Thanksgiving is traditionally a day for expressing gratitude and spending time with friends and family. But for many of us, it is also a day for eating — a lot. From stuffing to pumpkin pie, the Thanksgiving table is typically laden with a bounty of fat- and sugar-filled treats.
While we might be familiar with the feeling of a “food coma” that can set in after an indulgent meal, new research suggests that a few days of high-fat, high-sugar eating — say, Thanksgiving followed by a weeks’ worth of leftovers — may impair a specific cognitive function: spatial recognition.
To better understand the impacts of a so-called “energy rich” diet on spatial learning and memory, researchers Dominic Tran and R. Frederick Westbrook (University of New South Wales in Australia) conducted a series of experiments in which rats were randomly assigned to eat a particular diet. Rats on the “normal” diet had free access to water and to standard rat chow, which consisted of 25% protein, 15% fat, 55% complex carbohydrates, and 5% sugar. The rats on the energy-rich diet had access to the water and chow, but also lard and a variety of store-bought cakes and cookies. Their diet consisted of an average of 5% protein, 40% fat, 15% complex carbohydrates, and 40% sugar.
The rats were exposed to a box-shaped arena for 10 minutes a day over 2 days, allowing them to become familiar with the environment before their diets were changed. The rats were then tested in the arena to see how well they recognized specific locations and objects they had seen before, and they were retested once a week for the following 3 weeks as they ate their assigned diets.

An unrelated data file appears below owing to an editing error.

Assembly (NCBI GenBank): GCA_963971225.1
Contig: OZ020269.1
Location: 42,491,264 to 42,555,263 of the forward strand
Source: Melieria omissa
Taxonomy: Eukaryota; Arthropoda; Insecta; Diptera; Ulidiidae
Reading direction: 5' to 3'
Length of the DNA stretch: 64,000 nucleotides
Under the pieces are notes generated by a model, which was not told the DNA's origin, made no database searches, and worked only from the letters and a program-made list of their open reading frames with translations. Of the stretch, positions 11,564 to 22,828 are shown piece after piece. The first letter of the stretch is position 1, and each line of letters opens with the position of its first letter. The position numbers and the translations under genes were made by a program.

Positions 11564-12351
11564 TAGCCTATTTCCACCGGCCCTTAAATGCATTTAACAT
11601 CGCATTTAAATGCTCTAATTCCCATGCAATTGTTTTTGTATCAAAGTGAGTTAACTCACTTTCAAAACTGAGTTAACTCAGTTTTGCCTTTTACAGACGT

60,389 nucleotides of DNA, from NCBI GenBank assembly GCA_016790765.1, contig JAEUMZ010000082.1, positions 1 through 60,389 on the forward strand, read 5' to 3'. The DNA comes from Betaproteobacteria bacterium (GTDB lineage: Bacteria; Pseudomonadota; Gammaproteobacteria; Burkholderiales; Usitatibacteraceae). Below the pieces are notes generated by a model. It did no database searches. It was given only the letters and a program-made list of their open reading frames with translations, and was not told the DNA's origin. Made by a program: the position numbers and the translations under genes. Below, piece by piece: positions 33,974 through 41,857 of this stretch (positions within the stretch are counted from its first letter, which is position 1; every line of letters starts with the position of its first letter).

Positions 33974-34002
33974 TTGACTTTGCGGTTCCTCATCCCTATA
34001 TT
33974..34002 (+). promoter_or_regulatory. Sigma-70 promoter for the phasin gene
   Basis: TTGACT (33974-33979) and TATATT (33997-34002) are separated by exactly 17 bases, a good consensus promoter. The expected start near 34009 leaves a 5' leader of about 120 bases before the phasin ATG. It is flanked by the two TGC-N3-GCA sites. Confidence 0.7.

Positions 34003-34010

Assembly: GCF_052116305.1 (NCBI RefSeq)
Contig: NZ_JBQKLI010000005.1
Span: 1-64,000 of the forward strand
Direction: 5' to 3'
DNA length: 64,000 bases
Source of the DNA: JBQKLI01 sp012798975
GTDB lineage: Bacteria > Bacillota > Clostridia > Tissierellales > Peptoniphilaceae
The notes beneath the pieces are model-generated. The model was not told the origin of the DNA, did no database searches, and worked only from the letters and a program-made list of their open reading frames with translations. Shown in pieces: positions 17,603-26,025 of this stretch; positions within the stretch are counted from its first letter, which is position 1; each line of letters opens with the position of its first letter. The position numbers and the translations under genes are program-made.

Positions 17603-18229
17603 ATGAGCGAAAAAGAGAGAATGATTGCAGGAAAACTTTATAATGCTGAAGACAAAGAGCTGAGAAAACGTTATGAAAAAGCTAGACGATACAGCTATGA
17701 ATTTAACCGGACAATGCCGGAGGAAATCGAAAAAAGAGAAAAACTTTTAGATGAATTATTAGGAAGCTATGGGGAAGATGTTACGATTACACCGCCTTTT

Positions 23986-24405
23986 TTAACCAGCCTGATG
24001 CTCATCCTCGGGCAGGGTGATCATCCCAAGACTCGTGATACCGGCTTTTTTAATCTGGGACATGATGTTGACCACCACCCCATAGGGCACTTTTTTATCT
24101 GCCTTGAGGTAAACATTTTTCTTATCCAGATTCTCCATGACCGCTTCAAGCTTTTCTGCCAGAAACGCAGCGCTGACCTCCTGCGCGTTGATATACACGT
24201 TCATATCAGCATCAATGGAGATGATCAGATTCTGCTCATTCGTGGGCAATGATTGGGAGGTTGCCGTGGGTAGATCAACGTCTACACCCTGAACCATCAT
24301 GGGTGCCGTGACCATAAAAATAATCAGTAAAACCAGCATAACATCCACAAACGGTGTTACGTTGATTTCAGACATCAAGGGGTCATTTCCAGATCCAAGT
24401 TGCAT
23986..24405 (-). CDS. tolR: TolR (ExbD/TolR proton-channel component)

Because rats are drawn to novelty and like to spend time exploring new places and new things, the researchers could compare how much time the rats spent exploring both novel and familiar locations and objects in the arena to gauge how much they remembered from their previous experience.
The results revealed that a high-fat, high-sugar diet had a selective effect on rats’ recognition, impairing their memory for places, but not objects, they had already seen. The rats on the high-energy diet showed a preference for novel objects that was similar to rats who were fed standard chow, but they showed less preference than the other rats when it came to novel locations.
Additional experiments showed that the indulgent diet didn’t impair overall spatial information processing — rather, it specifically hampered the rats’ ability to use geometric information, such as information about distance and direction, to recognize the places they had been to before.
Perhaps most surprising is that the rats showed these spatial impairments after being on the diet for only a few days, well before any observable effects on body weight.
The researchers note that these results fall in line with previous findings from human studies showing a link between high-energy diets and impairments in spatial problem-solving, math performance, and visuospatial organization.
So if you find yourself feeling a little spatially impaired after days of eating pumpkin pie for breakfast and turkey-stuffing sandwiches for lunch, it might be time to seek out a more balanced diet.
Tran, D., & Westbrook, R. (2015). Rats fed a diet rich in fats and sugars are impaired in the use of spatial geometry. Psychological Science. DOI: 10.1177/0956797615608240